On October 30th, DHS Secretary Michael Chertoff was joined by Commerce Secretary Carlos Gutierrez and Education Secretary Margaret Spellings at Mt. Vernon High School in Alexandria, VA, to promote their collaborative efforts and initiatives to improve the preparedness of America’s schools. Given the constant demands upon the schedules of Cabinet Secretaries, it’s not often that you can get two of them in one room to meet but getting three of them together is a real coup. I guess it’s sort of like docking the Space Shuttle to the Space Station – it requires lots of patience and practice. I have no doubt that this was a nightmare for the scheduling staffs but it is a credit to each of the Secretaries and their Departments to come together to talk about an issue that parents wonder about every day as their child goes off to school, “Are you going to be safe?”
Regardless of whether your child goes to public or private school, as a parent, you cannot help but think how safe your kids are from the moment they walk in the schoolhouse door to when they exit the building after the last bell. The tragic shootings that have occurred in K-12 schools (Columbine, Pearl, etc.) over the last decade have been a real wake-up call on a number of fronts. The places that we have all thought of as safe harbors of learning are now implementing plans and procedures for emergencies that go beyond lining the kids up at the classroom door to exit the building for a fire drill. The calls of ‘duck and cover’ that meant something to the baby-boomer generation now have an entirely new context today.
No school community – inner city and rural alike – has been immune. Like the fires, tornadoes and earthquakes that strike with random fury, school shootings have been equal opportunity tragedies that leave grief, sorrow and scars in their wake.
DHS, Commerce and Education deserve a firm ‘thumbs up’ and some strong applause from all of us for coming together to promote safer schools and preparedness and for paying particular attention to the K-12 community. Unfortunately, their efforts and energies fall dramatically short when it comes to the higher education community. If there is any soft underbelly of vulnerability when it comes to education readiness and resiliency, it is in our universities, colleges, community colleges, technical schools and other institutions of higher learning.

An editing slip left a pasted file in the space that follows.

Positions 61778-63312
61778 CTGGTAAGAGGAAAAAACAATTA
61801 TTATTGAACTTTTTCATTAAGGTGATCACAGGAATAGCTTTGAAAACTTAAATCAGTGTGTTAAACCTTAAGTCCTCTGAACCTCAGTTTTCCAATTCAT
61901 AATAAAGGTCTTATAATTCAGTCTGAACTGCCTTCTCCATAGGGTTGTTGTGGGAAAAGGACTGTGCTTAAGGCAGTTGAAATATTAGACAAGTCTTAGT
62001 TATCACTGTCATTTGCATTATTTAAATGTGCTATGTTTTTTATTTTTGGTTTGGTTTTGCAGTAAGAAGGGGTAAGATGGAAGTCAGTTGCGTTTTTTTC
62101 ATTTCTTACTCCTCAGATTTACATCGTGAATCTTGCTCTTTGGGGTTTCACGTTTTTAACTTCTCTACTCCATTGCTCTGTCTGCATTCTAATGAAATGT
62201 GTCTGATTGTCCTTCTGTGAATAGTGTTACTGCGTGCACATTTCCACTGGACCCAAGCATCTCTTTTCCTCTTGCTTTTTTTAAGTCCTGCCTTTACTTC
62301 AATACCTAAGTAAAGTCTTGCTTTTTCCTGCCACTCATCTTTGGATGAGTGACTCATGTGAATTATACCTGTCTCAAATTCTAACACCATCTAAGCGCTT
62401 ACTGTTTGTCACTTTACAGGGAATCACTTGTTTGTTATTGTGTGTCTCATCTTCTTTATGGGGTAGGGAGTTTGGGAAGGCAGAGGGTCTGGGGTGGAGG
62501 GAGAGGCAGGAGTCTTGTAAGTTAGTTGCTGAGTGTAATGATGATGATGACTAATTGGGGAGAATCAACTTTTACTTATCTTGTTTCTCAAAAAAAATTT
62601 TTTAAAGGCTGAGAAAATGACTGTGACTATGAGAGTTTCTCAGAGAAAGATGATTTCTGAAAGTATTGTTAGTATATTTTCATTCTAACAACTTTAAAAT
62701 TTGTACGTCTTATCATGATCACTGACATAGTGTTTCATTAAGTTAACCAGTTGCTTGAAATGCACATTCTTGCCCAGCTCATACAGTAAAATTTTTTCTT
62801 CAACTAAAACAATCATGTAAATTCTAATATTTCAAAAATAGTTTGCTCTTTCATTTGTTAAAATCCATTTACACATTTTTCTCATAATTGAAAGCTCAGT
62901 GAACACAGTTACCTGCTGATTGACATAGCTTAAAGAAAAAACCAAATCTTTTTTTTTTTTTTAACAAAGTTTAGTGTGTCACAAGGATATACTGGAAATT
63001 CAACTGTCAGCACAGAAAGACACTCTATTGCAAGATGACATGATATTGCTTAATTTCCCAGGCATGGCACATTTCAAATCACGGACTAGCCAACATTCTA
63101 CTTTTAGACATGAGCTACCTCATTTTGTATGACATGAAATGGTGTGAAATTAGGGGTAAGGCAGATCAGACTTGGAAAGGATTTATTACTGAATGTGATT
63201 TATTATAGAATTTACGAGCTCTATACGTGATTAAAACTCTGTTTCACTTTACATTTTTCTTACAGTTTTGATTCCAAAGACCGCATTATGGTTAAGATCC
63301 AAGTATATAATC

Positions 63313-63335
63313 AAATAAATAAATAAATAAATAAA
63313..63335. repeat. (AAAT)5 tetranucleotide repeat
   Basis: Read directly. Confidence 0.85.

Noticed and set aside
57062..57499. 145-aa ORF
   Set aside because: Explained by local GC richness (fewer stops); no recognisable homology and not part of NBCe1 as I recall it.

It is all to easy to point to the tragedy at Virginia Tech this past April or the September shootings at Delaware State University as default examples of campus vulnerabilities. While there is no dispute to the heartbreak and impacts of those incidents, the men and women that were shot or killed in those horrific incidents are just one part of the picture of campus vulnerability that we need to pay greater attention to if lives, property, communities and reputations are to remain intact.
Nowhere has the campus vulnerability lesson been more painfully learned than in the State of Louisiana. Campuses of all types, sizes, disciplines and locations bore as much of the wrath of Hurricanes Katrina and Rita as did the notable communities (New Orleans, Plaquemines, Lake Charles, St Bernard, etc.) that dominated the media coverage for months. Students, faculty and staff from schools such as Tulane, Xavier, McNeese University and others were evacuated and dispersed across the country; buildings and other education infrastructures were destroyed or damaged by the storm and flooding; classes for the first semester or entire year were either disrupted or cancelled outright; and so forth. Each of these impacts is individually significant but combined together; they are a very formidable nightmare to contend.
Only compounding the vulnerabilities of the higher education community is the fact that there is no one point in the Federal Government for these impacted schools (or those that will have to contend with future emergencies) to turn to for help or guidance in preparing, responding and becoming more resilient institutions. While there are pockets of help within the Department of Education and DHS (i.e., FEMA, Infrastructure Protection Division, US Secret Service), the lack of a ‘center of gravity’ to give voice, energy and leadership leaves this important community often overlooked and forgotten.
This condition is only exacerbated further when you recognize that higher education is not even on the immediate ‘radar screen’ when it comes to considering critical infrastructures and key resources. [It’s considered a ‘subsector’ under the Government Facilities Sector which is led by the Department of Education’s Office of Safe and Drug-Free Schools.] I guess that is sort of like being the third cousin, once removed on your mom’s side that is forgotten about when its time to have a family reunion photo taken.
Again, there has been some really solid work and efforts done by individual components of DHS, the Department of Education as well as other federal partners in trying to better protect students, teachers and staff but if we are really serious about instilling a ‘culture of preparedness among schools,’ the current loose confederation of interested parties needs to create a single point for leadership and action for the education community and in particular, the higher education community to engage. Having one piece here, another there and another one way over yonder is no way to provide leadership or real initiative. As parents working with our kids at the kitchen table doing homework, we know that piece-meal approaches are not acceptable when trying to complete an assignment. They shouldn’t be acceptable when we want our schools to be better prepared either.